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House prices have fallen at their fastest pace in the past 12 months, according to Nationwide building society, but what happens next? Jeremy Leaf, principal of Jeremy Leaf & Co, told This is Money: ‘It is always difficult to say when you are at the bottom (or indeed the top) of any housing market cycle until you have the benefit of hindsight. We have seen plenty of highs and lows, but currently the market is bumping along fairly consistently. Any further falls in pricing are likely to be prompted by further interest and mortgage rate hikes, which are factored in not just by the financial markets but most buyers and sellers. Cash buyers are more dominant in the market as house prices continue to be supported by a shortage of stock and fewer, but more serious, buyers as part of a two-tier market. This is why we don’t expect to see a house-price crash, even if prices do soften further.’ He added in The Express: ‘It’s hard to predict what will happen with prices as markets change so quickly in terms of demand and types of supply, which impacts values. The market’s showing considerable resilience, but if there is a low point it will probably be after the usual autumn uplift, maybe in November or December.'

The Halifax house price index tells a similar story. Jeremy Leaf told The Guardian: ‘Prices continue to soften although they are supported to a degree by the shortage of stock and fewer but more serious buyers. With so many rate rises, affordability is a concern, especially for those on tighter budgets, often buying smaller properties so the market remains price sensitive. The penny has dropped for the majority of sellers who are recognising that they may not achieve what they originally anticipated.’ He explained further in The Evening Standard: 'As many sellers are also buyers, they realise that although they may have to accept less than they initially wanted for their property, they will also have to pay less for their next home which is significant as many will be trading up.’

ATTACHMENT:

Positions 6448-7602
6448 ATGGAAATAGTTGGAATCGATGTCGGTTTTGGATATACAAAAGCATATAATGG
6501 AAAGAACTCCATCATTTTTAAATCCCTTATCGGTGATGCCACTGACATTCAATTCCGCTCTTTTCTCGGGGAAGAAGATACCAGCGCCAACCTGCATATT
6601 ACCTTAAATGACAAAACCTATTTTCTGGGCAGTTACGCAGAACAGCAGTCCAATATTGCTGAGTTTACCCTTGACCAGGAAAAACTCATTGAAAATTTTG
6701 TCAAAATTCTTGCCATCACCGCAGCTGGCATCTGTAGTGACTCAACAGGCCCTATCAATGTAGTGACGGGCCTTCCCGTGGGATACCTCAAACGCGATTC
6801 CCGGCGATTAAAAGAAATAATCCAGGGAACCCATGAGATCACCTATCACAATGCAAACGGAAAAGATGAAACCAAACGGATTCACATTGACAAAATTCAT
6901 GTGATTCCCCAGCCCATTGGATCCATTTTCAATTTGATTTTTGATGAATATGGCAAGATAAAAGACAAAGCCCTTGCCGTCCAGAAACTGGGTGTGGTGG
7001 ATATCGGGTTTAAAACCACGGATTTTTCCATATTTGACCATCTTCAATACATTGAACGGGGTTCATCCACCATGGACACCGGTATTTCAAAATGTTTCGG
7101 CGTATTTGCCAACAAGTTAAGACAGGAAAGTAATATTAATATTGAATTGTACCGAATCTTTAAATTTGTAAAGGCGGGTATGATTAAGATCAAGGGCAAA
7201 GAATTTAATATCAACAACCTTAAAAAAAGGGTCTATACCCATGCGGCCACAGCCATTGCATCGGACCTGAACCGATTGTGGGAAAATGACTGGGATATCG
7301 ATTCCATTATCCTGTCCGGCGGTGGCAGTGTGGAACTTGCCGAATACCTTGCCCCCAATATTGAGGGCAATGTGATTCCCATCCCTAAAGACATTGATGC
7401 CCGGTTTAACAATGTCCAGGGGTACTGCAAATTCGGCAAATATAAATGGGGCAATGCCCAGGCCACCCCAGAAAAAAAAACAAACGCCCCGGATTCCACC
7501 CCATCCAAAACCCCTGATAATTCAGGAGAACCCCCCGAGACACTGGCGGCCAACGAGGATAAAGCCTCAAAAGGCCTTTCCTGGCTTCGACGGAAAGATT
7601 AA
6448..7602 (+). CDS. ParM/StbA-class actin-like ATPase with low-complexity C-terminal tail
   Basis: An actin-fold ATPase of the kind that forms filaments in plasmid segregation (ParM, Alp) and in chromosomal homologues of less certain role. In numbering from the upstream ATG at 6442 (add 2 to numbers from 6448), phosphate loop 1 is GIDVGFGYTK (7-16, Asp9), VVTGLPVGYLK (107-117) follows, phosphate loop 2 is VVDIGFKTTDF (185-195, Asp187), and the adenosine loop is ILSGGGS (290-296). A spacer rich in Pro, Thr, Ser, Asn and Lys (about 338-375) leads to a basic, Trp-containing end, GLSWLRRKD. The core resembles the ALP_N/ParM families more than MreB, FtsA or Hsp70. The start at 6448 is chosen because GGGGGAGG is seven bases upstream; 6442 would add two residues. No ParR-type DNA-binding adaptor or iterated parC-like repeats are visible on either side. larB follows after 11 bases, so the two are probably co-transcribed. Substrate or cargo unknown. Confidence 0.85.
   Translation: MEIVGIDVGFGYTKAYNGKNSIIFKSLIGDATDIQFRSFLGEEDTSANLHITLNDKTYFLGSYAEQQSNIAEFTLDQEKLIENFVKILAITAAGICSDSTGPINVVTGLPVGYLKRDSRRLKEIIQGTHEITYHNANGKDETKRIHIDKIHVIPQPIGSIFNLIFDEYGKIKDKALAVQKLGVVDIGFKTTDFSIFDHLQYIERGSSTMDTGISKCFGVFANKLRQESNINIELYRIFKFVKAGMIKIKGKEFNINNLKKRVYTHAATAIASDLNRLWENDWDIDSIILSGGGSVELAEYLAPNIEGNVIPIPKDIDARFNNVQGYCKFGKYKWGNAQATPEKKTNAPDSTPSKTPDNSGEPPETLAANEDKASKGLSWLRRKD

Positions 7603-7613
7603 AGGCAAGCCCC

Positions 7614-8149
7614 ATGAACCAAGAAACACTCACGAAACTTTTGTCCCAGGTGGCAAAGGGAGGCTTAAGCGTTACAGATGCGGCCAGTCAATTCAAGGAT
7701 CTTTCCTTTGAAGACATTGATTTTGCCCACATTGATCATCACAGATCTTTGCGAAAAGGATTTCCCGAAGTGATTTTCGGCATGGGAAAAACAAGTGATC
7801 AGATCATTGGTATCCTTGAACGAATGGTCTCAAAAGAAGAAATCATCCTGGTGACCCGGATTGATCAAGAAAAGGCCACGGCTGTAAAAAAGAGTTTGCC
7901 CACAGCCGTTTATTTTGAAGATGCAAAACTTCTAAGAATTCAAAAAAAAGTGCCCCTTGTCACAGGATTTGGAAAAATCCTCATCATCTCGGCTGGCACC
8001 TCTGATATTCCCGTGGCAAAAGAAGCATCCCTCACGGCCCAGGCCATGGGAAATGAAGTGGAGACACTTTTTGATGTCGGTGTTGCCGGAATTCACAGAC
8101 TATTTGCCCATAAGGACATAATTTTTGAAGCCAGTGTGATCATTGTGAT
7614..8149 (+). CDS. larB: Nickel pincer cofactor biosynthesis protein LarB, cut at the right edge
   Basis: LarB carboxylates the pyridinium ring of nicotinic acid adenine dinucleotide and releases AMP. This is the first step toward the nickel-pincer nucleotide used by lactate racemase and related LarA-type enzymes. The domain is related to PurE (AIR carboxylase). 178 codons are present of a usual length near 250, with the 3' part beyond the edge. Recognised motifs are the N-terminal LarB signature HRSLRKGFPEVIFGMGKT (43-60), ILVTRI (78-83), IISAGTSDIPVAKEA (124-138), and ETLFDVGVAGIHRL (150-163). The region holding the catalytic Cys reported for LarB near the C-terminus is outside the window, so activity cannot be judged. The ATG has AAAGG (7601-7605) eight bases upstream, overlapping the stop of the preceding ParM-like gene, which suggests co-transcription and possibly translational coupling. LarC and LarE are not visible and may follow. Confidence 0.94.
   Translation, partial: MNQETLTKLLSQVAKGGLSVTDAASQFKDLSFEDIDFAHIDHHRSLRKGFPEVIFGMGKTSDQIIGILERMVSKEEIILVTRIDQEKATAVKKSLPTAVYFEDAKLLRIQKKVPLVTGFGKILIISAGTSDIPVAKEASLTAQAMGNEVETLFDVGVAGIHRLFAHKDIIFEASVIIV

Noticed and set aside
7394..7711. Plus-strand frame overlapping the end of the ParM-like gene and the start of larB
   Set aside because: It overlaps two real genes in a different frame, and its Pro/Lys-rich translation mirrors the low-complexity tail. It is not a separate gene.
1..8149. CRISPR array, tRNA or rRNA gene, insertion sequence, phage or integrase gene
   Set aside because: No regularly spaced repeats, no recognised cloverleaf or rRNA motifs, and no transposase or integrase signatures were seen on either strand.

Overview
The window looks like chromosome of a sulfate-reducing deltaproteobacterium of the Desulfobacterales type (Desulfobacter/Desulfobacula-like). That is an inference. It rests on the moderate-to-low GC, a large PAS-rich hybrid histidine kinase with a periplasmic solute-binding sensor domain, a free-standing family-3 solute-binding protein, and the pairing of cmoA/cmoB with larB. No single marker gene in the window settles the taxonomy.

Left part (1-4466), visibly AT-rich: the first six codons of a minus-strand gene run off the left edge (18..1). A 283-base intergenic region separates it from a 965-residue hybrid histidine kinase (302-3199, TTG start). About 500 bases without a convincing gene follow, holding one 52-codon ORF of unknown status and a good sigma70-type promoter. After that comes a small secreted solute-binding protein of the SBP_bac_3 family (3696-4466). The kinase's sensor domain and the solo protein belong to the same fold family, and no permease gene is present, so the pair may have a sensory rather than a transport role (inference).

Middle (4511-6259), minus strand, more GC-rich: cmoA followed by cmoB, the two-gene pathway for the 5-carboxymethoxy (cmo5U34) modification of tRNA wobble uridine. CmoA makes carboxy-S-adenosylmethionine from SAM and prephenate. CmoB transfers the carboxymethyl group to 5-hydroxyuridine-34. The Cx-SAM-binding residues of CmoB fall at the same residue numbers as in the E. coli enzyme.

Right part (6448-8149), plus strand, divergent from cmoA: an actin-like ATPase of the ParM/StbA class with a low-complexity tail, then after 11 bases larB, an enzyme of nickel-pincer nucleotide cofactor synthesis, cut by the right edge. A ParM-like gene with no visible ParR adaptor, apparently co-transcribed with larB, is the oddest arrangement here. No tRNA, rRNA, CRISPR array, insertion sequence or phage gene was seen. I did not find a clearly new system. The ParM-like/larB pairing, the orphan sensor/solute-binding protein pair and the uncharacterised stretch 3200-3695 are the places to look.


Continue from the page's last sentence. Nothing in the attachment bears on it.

The latest RICS survey suggests that buyer demand and agreed sales continue to fall sharply in the face of an uptick in mortgage rates. Jeremy Leaf told This is Money: ‘What we have been finding on the ground is that fewer but more serious buyers are holding sway, particularly those who are not dependant on mortgage finance and trying to identify the more motivated sellers. There is no doubt either that the recent increased stability in mortgage rates and expectation that we are at, or near, the peak has encouraged some to look at what’s available on the market as those returning from holiday consider selling.'

The Bank of England has held interest rates at 5.25 per cent. Jeremy Leaf told The Evening Standard: ‘Stability is so important to the property market and brings confidence to buyers and sellers sitting on the fence finding it difficult to budget before deciding to make their moves. This hold, after many months of rises, will bring some welcome reassurance… It does show that it is dangerous to make a snap decision based on one month’s figures and then regret it later.'